Monday, August 1, 2016


Well, it seemed like I never was going to cook the food from Mauritius. But here we are. We made it. I finally got paid, and I’m finally out of training. I’m entering the world of employment sales and advertising, so I’m kind of excited to see where this leads. The interesting thing is that when I was eight years old, my first job was helping my dad pass the Sunday edition of the Indianapolis Star newspaper. We had to get up at 4 am, and I’d sit in the back seat with a stack of newspaper sections on either side of me. I’d pass him each section, and he’d put it all together to put in the paperboxes. I got $3 and some doughnuts. Now, I work for the company that owns the Indy Star. Life is circular. (Luckily they pay me more than $3/week).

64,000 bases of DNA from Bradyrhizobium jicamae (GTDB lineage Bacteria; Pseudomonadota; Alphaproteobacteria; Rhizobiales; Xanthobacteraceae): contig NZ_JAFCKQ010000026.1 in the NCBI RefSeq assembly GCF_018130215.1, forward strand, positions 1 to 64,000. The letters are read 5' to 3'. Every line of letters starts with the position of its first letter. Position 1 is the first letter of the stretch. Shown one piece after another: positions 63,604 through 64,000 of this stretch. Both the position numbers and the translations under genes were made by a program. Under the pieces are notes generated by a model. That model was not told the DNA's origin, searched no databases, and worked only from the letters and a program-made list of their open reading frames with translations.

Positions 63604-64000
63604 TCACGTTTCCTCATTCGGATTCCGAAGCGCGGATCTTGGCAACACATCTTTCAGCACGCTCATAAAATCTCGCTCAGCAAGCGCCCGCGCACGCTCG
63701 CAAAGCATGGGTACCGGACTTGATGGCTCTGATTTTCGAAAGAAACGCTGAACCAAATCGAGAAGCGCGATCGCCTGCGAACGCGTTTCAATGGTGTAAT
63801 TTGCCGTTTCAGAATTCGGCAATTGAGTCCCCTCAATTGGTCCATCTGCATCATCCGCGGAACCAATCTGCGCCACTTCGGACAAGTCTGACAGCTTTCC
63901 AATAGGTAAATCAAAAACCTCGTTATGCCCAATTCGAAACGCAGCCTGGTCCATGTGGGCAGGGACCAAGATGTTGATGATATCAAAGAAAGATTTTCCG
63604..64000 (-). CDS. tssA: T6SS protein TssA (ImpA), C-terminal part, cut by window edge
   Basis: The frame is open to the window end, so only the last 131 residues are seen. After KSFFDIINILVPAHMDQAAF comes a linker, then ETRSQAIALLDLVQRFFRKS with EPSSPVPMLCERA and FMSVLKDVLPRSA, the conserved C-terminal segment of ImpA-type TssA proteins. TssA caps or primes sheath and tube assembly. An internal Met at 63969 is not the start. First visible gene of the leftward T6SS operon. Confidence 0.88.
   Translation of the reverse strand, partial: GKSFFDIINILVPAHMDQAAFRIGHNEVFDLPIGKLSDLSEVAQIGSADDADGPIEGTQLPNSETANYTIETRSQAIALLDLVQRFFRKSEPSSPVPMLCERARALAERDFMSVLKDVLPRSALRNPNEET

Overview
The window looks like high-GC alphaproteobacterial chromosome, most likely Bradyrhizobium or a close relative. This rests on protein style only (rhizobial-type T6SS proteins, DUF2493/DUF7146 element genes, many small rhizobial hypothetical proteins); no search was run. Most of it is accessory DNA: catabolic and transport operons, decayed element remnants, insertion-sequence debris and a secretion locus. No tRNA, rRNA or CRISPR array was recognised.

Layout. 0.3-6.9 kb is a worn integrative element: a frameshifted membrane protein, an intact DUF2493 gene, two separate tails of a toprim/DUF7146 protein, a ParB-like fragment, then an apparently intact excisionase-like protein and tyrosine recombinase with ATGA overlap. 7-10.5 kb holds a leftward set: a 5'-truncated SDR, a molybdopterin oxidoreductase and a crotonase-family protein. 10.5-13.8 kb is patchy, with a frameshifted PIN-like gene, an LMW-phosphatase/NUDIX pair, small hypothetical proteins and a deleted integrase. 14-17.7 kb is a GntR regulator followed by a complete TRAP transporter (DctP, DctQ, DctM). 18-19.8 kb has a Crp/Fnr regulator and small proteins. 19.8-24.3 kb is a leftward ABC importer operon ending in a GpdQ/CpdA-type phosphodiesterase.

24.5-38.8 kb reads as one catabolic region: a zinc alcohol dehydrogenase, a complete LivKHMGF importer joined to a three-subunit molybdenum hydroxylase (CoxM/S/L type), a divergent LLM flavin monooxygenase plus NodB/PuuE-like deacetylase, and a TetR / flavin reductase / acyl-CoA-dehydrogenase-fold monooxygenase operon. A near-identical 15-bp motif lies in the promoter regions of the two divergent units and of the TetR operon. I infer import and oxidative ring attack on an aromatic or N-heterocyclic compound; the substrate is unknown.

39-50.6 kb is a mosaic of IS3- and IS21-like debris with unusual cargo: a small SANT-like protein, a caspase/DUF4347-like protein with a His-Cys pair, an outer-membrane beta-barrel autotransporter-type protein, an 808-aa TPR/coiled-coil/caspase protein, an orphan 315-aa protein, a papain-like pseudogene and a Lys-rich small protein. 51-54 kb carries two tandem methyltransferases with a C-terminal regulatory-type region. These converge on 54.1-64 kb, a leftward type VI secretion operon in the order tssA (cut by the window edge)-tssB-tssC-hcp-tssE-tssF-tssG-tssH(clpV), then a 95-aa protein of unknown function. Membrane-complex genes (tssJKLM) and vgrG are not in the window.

They don't look that beautiful, but the flavor was good.
So, jumping right in, I started with the bread: faratas. I measured out 2 c of all-purpose flour into a bowl, adding in about ¼ c of water, mixing it together and then slowly adding in another ¼ c of water (or more if needed) until it becomes a soft dough. I kneaded for about 10 minutes, constantly folding and pressing the dough together. Then I sprinkled another 1 Tbsp of water before covering it with a damp towel and letting it rest for 15 minutes. After this time, I divided the dough into six parts and rolled them into balls. With each ball, I flattened them into a disk about 4-5” across. I smeared a little bit of ghee onto the top of the disk and then folded it over to form a semicircle. I smeared some more ghee on top and folded it over again. (I think I’m supposed to fold the straight side up to the top of the arc so that it’s almost like a “rectangle” shape. The recipe wasn’t exactly clear.) Next, I folded each side into thirds, and then rolled it into a ball again and pressed it out again. I laid it on a hot griddle and then flipped it. Both sides should be golden brown before taking it off. I thought it was pretty good, but a little denser and not quite as flakey as I was imagining. But it was good with the salsa. 

Fantastic. If you're a cilantro fan, go for it.